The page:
Max Verstappen, the reigning world champion of Formula One (F1), was among the drivers who expressed their dissatisfaction with the decision-making process at the Australian Grand Prix.
The race had to be halted three times due to various incidents on the track, which resulted in widespread confusion and frustration among the drivers.
Despite Verstappen’s dominant performance in Melbourne, he was critical of the race’s overall management, deeming it to be a chaotic affair.
He directed his criticism towards the FIA, the governing body responsible for overseeing the sport, holding them accountable for the race’s stoppages.
Verstappen’s victory was marred by the numerous red-flag stoppages, which not only disrupted the flow of the race but also led to the event concluding behind the safety car.
The second red flag, which occurred with only four laps remaining, led to a standing restart that resulted in multiple incidents on the track, prompting another stoppage and a further 30-minute delay before the race could finally be concluded.
Max Verstappen expressed his delight at winning the race, but he also voiced his discontent about the chaotic finish. He was particularly critical of the decision to implement a red flag, which left many drivers confused.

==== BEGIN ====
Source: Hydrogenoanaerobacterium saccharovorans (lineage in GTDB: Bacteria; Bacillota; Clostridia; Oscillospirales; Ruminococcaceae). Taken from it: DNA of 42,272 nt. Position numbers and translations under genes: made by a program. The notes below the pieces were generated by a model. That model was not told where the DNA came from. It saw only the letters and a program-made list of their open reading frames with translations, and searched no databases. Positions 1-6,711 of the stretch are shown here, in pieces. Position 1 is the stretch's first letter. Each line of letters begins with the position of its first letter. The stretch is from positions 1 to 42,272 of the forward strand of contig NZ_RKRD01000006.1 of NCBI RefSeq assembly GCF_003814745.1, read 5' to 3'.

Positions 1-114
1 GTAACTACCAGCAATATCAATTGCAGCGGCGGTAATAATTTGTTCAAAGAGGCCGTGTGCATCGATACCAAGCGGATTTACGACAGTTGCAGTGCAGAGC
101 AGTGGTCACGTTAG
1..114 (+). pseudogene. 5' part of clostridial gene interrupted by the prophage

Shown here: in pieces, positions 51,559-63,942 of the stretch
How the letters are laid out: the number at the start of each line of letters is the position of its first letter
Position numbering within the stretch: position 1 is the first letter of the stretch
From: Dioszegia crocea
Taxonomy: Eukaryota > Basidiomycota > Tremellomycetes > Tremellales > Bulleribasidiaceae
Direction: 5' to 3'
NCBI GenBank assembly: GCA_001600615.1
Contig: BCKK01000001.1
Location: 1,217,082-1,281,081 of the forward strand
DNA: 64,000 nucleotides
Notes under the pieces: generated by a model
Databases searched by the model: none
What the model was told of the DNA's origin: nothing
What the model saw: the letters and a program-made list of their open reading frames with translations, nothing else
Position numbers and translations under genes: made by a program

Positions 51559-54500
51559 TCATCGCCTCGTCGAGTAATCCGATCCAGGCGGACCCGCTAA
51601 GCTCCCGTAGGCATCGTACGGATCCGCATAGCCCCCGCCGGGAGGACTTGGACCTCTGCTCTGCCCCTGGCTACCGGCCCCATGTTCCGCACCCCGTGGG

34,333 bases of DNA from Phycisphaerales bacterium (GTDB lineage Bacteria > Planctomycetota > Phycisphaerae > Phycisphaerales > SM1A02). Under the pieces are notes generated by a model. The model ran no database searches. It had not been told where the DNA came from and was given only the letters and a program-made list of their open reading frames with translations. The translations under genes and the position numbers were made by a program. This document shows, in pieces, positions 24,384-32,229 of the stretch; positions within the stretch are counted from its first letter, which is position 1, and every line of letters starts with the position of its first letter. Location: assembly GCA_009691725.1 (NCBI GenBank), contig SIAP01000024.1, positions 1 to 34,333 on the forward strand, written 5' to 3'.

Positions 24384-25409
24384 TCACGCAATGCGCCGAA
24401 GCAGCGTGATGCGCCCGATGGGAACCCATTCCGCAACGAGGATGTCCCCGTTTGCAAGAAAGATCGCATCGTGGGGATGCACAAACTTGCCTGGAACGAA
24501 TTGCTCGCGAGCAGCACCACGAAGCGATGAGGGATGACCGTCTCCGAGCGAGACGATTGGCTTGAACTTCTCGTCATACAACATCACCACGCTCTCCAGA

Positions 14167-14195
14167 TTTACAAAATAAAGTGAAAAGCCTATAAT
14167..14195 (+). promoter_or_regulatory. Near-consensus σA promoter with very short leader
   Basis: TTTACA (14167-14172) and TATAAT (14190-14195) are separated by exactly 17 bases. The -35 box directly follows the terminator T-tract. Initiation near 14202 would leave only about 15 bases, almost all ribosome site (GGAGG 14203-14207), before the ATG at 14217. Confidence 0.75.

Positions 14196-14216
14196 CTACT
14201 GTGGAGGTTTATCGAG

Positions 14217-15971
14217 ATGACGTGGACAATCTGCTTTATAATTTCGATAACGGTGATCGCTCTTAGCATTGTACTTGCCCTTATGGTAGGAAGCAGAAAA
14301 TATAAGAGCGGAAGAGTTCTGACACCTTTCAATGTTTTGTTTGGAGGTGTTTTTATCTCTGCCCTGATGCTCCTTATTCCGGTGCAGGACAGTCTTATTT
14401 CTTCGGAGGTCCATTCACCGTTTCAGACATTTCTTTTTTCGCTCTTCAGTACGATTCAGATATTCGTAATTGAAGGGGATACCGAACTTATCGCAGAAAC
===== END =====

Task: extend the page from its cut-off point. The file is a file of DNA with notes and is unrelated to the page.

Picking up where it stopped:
Verstappen believed that if a safety car had been used instead, followed by a normal rolling start, the shunts could have been avoided, resulting in a more conventional finish.
The incident also prompted other drivers to speak out, including Lando Norris of McLaren. He suggested that those in charge of making decisions were not fully aware of the conditions inside the car, and the red flag was simply used to make the race more exciting.
George Russell of Mercedes, who had initially taken the lead from Verstappen but then found himself at a disadvantage after the first red flag, also criticized the FIA.
He believed that the red flag was unnecessary, and that some of the decisions made by the FIA were not entirely clear.
Overall, the drivers felt that the multiple stoppages disrupted the flow of the race and created unnecessary confusion, with many questioning the decision-making process employed by the FIA. They hoped to address these issues and seek greater clarity during discussions at the next race in Baku.